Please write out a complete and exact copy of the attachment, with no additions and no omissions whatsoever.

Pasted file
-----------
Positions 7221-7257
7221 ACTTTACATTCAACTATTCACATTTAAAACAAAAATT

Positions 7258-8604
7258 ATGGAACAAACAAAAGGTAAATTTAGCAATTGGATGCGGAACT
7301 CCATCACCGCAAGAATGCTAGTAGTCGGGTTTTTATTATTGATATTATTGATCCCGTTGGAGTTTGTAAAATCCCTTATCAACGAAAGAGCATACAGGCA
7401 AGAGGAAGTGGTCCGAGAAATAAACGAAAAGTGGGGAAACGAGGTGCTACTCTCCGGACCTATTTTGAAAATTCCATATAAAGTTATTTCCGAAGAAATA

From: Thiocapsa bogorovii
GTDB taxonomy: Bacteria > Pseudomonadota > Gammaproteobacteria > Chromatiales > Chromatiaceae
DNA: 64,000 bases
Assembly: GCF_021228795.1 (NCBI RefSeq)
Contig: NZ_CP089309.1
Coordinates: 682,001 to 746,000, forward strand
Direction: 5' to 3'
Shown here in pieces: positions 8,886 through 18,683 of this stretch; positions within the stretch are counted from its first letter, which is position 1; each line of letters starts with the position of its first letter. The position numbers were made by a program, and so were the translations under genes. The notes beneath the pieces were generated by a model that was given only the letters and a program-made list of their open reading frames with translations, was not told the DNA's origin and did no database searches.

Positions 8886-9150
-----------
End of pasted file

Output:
Positions 7221-7257
7221 ACTTTACATTCAACTATTCACATTTAAAACAAAAATT

Positions 7258-8604
7258 ATGGAACAAACAAAAGGTAAATTTAGCAATTGGATGCGGAACT
7301 CCATCACCGCAAGAATGCTAGTAGTCGGGTTTTTATTATTGATATTATTGATCCCGTTGGAGTTTGTAAAATCCCTTATCAACGAAAGAGCATACAGGCA
7401 AGAGGAAGTGGTCCGAGAAATAAACGAAAAGTGGGGAAACGAGGTGCTACTCTCCGGACCTATTTTGAAAATTCCATATAAAGTTATTTCCGAAGAAATA

From: Thiocapsa bogorovii
GTDB taxonomy: Bacteria > Pseudomonadota > Gammaproteobacteria > Chromatiales > Chromatiaceae
DNA: 64,000 bases
Assembly: GCF_021228795.1 (NCBI RefSeq)
Contig: NZ_CP089309.1
Coordinates: 682,001 to 746,000, forward strand
Direction: 5' to 3'
Shown here in pieces: positions 8,886 through 18,683 of this stretch; positions within the stretch are counted from its first letter, which is position 1; each line of letters starts with the position of its first letter. The position numbers were made by a program, and so were the translations under genes. The notes beneath the pieces were generated by a model that was given only the letters and a program-made list of their open reading frames with translations, was not told the DNA's origin and did no database searches.

Positions 8886-9150